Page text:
St. Alphonsus Church in New Orleans, where the Kellys, my husband’s great-grandparents, were married in February 1859. Paid a visit on a trip to New Orleans–a “destination wedding” of a relative of my husband. The young bride is the great-great-granddaughter of the couple married at this church. The morning after her wedding, several members of the extended family, as well as the bride and groom, found our way here after Sunday Mass.
The Redemptorist church was built in 1857 for the burgeoning Irish community in New Orleans. It is just across the street from St. Mary’s Assumption Church, which Redemptorists built three years later for the German-speaking Catholics. The congregations eventually combined, and St. Mary’s–where we attended Sunday Mass– carries the legacy into the future. Here is located the grave and shrine of Blessed Francis Seelos, a Bavaria-born Redemptorist who pastored immigrant congregations on the East Coast and in the South. He died in New Orleans while serving victims of the yellow fever epidemic of 1867. His cause for canonization is led from St. Mary’s.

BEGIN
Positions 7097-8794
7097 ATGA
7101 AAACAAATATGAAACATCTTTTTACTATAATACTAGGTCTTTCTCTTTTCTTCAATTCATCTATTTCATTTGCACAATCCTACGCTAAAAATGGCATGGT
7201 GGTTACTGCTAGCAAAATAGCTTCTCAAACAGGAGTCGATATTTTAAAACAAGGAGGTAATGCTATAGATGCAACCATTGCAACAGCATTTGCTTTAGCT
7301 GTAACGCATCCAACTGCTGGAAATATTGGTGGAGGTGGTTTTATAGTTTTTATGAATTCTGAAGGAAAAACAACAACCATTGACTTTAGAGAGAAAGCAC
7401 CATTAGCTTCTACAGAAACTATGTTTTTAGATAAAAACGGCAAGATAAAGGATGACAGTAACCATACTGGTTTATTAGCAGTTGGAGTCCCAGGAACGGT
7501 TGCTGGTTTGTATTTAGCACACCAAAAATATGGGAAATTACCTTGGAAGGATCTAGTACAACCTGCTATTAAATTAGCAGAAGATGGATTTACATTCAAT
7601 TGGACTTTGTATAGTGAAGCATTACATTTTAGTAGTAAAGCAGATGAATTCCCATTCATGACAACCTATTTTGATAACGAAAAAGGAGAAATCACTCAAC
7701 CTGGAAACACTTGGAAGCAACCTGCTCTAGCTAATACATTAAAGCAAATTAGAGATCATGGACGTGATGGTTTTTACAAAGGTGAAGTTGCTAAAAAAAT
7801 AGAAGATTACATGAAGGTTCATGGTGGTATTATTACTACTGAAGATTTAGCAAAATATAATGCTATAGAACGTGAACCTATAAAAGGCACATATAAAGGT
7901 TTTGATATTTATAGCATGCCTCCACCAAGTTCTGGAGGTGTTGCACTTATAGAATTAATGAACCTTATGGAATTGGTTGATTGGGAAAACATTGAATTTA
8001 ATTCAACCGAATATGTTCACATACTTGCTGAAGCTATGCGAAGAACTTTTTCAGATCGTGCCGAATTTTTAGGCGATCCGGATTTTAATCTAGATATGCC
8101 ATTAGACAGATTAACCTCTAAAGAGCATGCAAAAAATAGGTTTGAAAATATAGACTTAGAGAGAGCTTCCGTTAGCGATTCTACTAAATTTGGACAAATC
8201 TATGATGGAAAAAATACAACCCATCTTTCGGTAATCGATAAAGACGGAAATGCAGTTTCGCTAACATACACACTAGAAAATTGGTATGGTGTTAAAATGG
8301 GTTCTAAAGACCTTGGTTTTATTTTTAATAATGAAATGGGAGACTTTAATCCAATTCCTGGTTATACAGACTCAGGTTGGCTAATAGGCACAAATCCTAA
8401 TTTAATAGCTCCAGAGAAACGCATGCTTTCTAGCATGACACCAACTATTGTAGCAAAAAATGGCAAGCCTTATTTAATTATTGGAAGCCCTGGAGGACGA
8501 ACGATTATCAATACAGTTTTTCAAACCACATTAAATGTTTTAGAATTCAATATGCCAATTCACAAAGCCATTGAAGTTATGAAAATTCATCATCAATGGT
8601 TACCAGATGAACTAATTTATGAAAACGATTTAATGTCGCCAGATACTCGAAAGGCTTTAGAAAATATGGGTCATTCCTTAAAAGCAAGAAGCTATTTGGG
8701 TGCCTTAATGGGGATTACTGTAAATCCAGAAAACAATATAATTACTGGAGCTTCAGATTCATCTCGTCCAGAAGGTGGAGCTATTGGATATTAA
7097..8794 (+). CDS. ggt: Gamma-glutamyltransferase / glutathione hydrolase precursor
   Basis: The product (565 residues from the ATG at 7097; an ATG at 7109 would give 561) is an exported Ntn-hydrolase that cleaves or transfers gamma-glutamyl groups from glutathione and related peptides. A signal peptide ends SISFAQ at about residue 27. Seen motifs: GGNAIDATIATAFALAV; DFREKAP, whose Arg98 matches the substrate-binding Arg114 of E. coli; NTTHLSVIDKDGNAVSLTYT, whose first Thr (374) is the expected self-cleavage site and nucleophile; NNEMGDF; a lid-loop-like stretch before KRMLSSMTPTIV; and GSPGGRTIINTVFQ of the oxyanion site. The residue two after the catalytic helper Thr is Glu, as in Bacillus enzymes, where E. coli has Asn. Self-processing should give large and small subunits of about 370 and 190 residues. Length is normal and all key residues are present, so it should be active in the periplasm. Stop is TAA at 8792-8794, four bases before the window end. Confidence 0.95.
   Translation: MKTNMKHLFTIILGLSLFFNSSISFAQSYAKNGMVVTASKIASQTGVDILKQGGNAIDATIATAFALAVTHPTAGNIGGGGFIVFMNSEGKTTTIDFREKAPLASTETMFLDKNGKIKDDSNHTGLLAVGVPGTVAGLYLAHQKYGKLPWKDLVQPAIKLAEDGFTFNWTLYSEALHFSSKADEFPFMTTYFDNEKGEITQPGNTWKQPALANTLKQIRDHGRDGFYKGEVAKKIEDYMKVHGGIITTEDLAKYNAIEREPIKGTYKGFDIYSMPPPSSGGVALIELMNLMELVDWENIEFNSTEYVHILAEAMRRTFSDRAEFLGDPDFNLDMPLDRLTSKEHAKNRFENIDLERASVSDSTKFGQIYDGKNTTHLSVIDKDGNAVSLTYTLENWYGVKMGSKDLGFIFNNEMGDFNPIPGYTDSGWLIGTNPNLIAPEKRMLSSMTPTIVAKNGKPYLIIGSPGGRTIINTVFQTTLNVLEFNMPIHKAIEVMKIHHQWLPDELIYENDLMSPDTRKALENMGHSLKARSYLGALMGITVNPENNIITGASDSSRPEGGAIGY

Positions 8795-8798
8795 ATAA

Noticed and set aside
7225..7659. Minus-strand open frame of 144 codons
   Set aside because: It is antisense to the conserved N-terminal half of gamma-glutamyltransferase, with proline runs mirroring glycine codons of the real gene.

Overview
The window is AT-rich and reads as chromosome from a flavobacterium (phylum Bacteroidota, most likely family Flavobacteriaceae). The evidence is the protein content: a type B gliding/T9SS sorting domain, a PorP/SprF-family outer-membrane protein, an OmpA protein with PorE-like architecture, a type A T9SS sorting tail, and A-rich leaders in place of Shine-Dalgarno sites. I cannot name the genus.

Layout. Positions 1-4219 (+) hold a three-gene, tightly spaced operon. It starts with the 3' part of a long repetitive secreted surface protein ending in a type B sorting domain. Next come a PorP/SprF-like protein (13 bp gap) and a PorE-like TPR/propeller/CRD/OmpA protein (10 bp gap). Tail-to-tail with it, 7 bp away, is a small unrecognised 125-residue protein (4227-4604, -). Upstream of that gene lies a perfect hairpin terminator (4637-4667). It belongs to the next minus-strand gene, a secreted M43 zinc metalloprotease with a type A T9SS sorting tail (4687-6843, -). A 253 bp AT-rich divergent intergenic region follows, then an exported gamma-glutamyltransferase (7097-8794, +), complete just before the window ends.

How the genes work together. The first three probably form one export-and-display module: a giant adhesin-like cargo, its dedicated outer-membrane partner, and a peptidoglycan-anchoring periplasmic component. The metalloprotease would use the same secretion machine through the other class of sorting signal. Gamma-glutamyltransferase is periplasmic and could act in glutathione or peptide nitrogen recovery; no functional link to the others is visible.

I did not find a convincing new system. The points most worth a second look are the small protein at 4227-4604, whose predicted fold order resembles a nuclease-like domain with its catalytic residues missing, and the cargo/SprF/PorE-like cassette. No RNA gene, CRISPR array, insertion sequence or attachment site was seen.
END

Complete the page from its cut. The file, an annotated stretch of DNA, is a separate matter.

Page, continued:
This year’s bride and groom married in still another small church in the Irish Channel/Lower Garden District of New Orleans. It is within easy walking distance of St. Alphonsus/St. Mary’s–which underscores how dense in population the district was in the years before the Civil War, teeming with a polyglot population of European immigrants. The Kellys relocated to Shreveport, where they had seven sons and three daughters. The children scattered, and none of their remaining descendants in north Louisiana bears the name Kelly.